## I put my thing down, flip it and reverse it

Since we all know that the day after Thanksgiving is Math Friday, and we all need to know matrix multiplication for our everyday lives, it's perfect that we now have this lovely tool.
posted by selfnoise on Nov 25, 2016 - 12 comments

## Animated math

Essence of linear algebra - "[Grant Sanderson of 3Blue1Brown (now at Khan Academy) animates] the geometric intuitions underlying linear algebra, making the many matrix and vector operations feel less arbitrary."
posted by kliuless on Sep 11, 2016 - 17 comments

## "Their little heads are exploding"

Mrs. Nguyen’s Prestidigitation From a set of 1 through 9 playing cards, I draw five cards and get cards showing 8, 4, 2, 7, and 5. I ask my 6th graders to make a 3-digit number and a 2-digit number that would yield the greatest product... and somehow we end up with lacing diagrams and Python. (The original post on Fawn Nguyen's blog)
posted by Wolfdog on Jun 22, 2015 - 18 comments

## 3Blue1Brown: Reminding the world that math makes sense

Understanding e to the pi i - "An intuitive explanation as to why e to the pi i equals -1 without a hint of calculus. This is not your usual Taylor series nonsense." (via via; reddit; previously)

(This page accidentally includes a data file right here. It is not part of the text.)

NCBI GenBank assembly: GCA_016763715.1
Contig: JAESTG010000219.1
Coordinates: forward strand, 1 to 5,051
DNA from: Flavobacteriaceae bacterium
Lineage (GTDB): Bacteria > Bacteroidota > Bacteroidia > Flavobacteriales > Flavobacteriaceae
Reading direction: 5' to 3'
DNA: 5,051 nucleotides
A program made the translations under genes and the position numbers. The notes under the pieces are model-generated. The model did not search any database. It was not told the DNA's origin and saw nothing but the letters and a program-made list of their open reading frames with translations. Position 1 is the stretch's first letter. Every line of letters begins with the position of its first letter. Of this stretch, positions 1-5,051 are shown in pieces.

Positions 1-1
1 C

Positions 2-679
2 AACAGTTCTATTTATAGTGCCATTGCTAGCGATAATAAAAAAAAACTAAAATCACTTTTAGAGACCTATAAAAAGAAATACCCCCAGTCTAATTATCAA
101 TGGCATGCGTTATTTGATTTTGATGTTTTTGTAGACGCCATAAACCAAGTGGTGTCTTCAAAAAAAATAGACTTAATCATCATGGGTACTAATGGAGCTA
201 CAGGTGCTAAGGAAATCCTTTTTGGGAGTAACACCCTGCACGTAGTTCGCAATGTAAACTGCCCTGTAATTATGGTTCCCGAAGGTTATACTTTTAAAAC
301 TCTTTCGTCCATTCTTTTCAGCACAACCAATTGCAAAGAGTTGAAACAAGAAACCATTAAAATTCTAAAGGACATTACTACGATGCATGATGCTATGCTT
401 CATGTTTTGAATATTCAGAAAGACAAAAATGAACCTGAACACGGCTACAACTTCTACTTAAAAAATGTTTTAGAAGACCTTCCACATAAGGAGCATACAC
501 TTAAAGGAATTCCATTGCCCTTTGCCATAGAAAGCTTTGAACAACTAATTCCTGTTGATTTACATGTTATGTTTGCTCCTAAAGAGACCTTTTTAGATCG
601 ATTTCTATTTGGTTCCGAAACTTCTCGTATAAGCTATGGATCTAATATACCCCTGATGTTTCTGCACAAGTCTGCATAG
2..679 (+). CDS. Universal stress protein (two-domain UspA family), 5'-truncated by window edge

posted by kliuless on Jun 6, 2015 - 28 comments

## Is there any point to the 12 times table?

Is there any point to the 12 times table?
posted by Cat Pie Hurts on Jun 27, 2013 - 159 comments

For twenty years, the fastest known algorithm to multiply two n-by-n matrices, due to Coppersmith and Winograd, took a leisurely O(n^2.376) steps. Last year, though, buried deep in his PhD thesis, Andy Stothers discussed an improvement to O(n^2.374) steps. And today, Virginia Vassilevska Williams of Berkeley and Stanford, released a breakthrough paper [pdf] that improves the matrix-multiplication time to a lightning-fast O(n^2.373) steps. [via]
posted by albrecht on Nov 29, 2011 - 50 comments

## Who's afraid of the seven times table?

Who's Afraid of the Seven Times Table? Ernst Kummer, one of the great mathematicians of the late 1800s, was hopeless at arithmetic. He was giving an advanced maths lecture and in the middle of a complicated calculation he needed to know what six times seven was. “Um ... six times seven is ... six times seven . . .” A student put up his hand: “41, Professor.” Kummer chalked 41 on the blackboard. “No, no, Professor!” shouted another. “It’s 44!” Kummer gave the students a quizzical look. “Come, come, gentlemen. It can’t be both. It must be either one or the other!”
posted by storybored on Sep 27, 2011 - 168 comments

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